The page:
Industry attention has shifted to FEOL processes, with changes under way that will directly affect transistor architecture and design. Leakage, heat, and power have emerged as top technical challenges in the nanoscale regime. With each technology node, the off-state device leakage, the total device active and leakage power consumption, and heat have been exponentially increasing. These interrelated factors foster a rapid degradation of chip performance, shorter battery life, and escalating packaging and cooling costs. If the trend continues, leakage power will exceed active chip power consumption, even when the transistor is in the off-state.
Most FEOL solutions compromise performance significantly and trade it off for lower power. Fundamental innovations must address the various sources of leakage, particularly gate, subthreshold, and junction leakage. Among these mechanisms, subthreshold is perhaps the most difficult to reduce and suppress. These challenges have forced the creation of two process technology paths for high-performance and low-power devices, with each approach designed and optimized to best suit its specific needs and requirements.
Recent approaches have focused on substrate engineering using silicon on insulator (SOI), strained silicon (sSi), and silicon germanium. SOI use has been limited, with implementation mostly in some very high-performance/ high-speed products. To achieve better performance, SOI is transitioning from partially depleted to fully depleted technology. A more attractive approach is sSi, which leads to enhanced electron mobility and thus helps increase transistor drive current and boost device performance. Strained silicon has an economic trade-off, since it is estimated to be about 2% more costly to use.
An emerging process technique for gate-leakage reduction employs high-k gate dielectric/metal-gate electrode technology, which will replace the traditional gate oxide/doped polysilicon-gate stack architecture. Metal-gate electrodes address the issues of poly depletion, boron penetration, and Fermi level pinning effect at the high-k dielectric/polysilicon interface (where the interface charge accumulation would lead to threshold voltage shifts). A fully silicided gate electrode such as doped nickel silicide is one option under consideration for early-stage deployment.
However, the ultimate solution will likely involve a dual-metal-gate electrode, with the work function of each metal optimized for each PMOS and NMOS transistor. This major technology transition was supposed to occur at the 65-nm node but has been significantly delayed. There are indications that it may not even be ready for 45 nm. Consequently, to counter the gate leakage problem at 65 nm, gate-oxide thickness is being increased, leading to significantly lower performance.
ALD had been seen as the most suitable deposition process for the targeted high-k materials—hafnium oxide, hafnium silicate, and hafnium silicate oxynitride. However, alarmed by the ALD platform’s low throughput and high costs, industry leaders have questioned the suitability of high-k ALD for production fabs. They believe that metallorganic CVD will emerge as the method of choice, a view that is progressively getting stronger but is still not shared universally. If this discussion sounds familiar, perhaps it’s because of its eerie resemblance to the SOD versus CVD low-k debate, only this time the argument is over high-k deposition.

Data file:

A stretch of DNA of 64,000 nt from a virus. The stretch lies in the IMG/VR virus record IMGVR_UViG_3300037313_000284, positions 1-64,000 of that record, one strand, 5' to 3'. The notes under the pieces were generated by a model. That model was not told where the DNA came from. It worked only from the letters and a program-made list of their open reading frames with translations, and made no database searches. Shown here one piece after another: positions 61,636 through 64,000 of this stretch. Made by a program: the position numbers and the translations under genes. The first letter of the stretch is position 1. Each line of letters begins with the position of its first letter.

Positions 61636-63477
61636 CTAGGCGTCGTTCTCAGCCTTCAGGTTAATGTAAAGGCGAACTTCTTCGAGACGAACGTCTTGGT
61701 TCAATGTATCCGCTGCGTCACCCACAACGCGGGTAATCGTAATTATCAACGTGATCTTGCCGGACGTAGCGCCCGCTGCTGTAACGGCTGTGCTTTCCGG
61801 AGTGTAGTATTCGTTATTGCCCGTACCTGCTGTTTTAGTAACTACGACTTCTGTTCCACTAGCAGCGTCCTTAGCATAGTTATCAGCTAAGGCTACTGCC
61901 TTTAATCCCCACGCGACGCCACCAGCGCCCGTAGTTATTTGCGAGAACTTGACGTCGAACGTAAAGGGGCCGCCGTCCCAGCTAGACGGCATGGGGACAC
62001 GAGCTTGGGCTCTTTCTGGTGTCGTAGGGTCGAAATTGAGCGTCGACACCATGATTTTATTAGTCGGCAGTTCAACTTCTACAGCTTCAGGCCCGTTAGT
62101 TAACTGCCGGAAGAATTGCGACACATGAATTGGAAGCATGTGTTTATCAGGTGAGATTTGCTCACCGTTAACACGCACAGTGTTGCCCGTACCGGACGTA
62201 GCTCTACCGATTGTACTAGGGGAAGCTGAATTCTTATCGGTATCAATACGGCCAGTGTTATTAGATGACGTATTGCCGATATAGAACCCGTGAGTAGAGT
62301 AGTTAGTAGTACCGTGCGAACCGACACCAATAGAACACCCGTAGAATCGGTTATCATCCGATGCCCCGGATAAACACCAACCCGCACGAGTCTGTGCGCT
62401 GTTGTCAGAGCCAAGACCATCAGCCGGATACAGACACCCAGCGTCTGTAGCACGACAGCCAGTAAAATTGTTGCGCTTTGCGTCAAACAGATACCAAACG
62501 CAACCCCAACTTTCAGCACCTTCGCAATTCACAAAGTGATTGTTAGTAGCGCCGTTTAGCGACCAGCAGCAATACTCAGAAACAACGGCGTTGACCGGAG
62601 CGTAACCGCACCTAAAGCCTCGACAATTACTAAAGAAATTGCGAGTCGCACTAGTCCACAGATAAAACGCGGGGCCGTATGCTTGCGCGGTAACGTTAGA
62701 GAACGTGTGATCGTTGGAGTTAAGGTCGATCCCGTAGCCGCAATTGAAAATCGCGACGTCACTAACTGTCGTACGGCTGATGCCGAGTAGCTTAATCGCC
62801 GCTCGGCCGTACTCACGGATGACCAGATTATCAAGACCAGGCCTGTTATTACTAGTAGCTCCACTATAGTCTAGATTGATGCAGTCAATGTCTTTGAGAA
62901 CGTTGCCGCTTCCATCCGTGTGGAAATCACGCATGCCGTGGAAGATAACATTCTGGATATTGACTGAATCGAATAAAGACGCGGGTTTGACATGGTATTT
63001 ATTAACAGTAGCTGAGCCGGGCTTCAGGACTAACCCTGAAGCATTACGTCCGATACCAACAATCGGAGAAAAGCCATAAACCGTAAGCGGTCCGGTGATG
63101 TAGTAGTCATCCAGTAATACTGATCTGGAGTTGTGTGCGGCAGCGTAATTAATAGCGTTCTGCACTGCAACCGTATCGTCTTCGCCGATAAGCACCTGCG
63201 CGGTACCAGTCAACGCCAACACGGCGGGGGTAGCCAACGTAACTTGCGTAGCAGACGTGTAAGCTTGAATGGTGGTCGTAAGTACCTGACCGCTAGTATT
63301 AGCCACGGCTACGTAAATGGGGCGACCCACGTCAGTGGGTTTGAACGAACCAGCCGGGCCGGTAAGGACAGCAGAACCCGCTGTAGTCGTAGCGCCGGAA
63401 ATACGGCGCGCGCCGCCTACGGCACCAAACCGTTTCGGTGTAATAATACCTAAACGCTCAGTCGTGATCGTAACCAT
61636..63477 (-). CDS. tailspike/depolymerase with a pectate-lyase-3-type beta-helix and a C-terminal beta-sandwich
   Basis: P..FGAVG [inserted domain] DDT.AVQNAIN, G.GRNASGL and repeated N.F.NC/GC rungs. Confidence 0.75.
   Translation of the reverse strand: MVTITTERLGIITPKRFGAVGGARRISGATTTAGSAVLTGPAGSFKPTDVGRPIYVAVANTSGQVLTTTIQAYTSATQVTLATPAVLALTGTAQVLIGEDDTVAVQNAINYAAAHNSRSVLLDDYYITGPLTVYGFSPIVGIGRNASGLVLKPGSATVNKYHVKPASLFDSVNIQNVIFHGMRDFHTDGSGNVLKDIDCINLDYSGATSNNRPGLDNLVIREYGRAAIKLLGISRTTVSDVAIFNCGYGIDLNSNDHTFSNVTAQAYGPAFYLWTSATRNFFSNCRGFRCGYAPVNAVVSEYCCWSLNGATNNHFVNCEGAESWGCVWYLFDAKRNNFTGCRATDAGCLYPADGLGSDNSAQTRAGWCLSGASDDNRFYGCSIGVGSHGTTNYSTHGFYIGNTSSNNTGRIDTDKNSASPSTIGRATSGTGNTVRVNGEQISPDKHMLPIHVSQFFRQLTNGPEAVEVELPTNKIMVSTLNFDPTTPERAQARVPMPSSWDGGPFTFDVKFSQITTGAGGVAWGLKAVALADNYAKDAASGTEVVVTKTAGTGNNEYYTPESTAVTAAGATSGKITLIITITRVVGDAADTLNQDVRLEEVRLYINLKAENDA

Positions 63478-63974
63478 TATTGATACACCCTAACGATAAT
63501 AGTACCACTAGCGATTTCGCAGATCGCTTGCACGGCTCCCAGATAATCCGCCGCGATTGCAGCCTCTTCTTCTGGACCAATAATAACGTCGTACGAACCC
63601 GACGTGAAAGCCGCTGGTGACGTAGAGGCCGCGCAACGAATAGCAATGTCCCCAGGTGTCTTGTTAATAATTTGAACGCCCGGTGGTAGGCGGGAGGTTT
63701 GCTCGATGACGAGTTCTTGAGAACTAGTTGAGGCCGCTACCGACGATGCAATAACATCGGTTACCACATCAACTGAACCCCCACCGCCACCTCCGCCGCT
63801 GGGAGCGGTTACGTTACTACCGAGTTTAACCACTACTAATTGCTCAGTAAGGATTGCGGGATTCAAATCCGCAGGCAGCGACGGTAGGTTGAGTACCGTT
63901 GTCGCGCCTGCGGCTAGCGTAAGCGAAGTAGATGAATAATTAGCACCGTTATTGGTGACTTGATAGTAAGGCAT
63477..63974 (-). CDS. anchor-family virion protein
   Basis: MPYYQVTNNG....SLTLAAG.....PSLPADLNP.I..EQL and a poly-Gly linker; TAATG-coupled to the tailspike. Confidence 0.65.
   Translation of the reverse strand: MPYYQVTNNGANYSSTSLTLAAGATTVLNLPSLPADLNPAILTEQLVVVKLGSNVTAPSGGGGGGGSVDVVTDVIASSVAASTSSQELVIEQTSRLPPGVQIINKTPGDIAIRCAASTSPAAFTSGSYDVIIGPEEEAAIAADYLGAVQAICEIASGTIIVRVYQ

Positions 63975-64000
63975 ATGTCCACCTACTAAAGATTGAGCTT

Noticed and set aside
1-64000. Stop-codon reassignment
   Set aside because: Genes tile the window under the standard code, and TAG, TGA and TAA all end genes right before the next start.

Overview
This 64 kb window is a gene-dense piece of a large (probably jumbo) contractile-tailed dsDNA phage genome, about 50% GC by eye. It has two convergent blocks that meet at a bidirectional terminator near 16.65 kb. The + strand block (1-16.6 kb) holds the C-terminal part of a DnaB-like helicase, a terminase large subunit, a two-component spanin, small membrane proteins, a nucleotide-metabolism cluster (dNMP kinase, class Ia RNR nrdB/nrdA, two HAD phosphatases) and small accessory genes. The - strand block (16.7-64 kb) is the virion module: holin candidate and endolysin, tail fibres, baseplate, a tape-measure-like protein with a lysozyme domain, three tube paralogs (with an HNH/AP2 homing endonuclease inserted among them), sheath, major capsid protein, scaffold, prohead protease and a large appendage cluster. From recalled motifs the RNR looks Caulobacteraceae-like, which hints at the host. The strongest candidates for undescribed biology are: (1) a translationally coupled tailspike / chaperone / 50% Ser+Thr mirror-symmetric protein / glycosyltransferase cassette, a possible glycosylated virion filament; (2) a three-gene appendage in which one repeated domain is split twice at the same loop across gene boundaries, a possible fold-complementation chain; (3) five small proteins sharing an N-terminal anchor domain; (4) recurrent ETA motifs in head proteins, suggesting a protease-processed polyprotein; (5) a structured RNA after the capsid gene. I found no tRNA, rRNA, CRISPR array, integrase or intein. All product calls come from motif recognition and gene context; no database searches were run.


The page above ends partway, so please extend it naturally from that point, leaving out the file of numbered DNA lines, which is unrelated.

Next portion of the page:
Another FEOL trend involves the implementation of increasingly aggressive ultrashallow junctions for reduced leakage, using newly introduced flash-lamp anneal (or possibly laser anneal) tools for better thermal budget control. In addition, nickel silicide (with ~5% platinum added for improved thermal stability) is replacing cobalt salicide.
Each new set of materials and process technologies requires specialized cleaning processes and chemistries, optimized for each masking level. Among the most challenging requirements are damage-free cleans and particle removal at the sensitive and fragile gate level and post-high-dose implant strip and cleans—with negligible film/material loss for both applications. Another tricky area is postvia etch cleans: the process cannot cause any k-value changes for low-k dielectrics with high-aspect ratios.
Once again, even seemingly straightforward technology transitions are fraught with extreme difficulties, high risk, and mushrooming costs, and they will likely face major delays. For the most part, because of their enormous complexities, technology changes tend to gradually evolve a step at a time over an extended period. With the high levels of uncertainties involved, extreme caution must be exercised in managing risks. Premature reliance on or adoption of new technology solutions may prove to be costly, yet late implementation of critical innovations could lead to lost market opportunities. A prudent approach calls for a sound and practical strategy with a strong business perspective, one which properly factors in the timing, maturity, and economics of these transitions based on a thorough analysis of the realistic technology requirements versus actual market needs for products and applications. In addition, technical collaborations through precompetitive alliances and partnerships provide opportunities for cost and risk sharing, while enhancing the chances of successful transitions.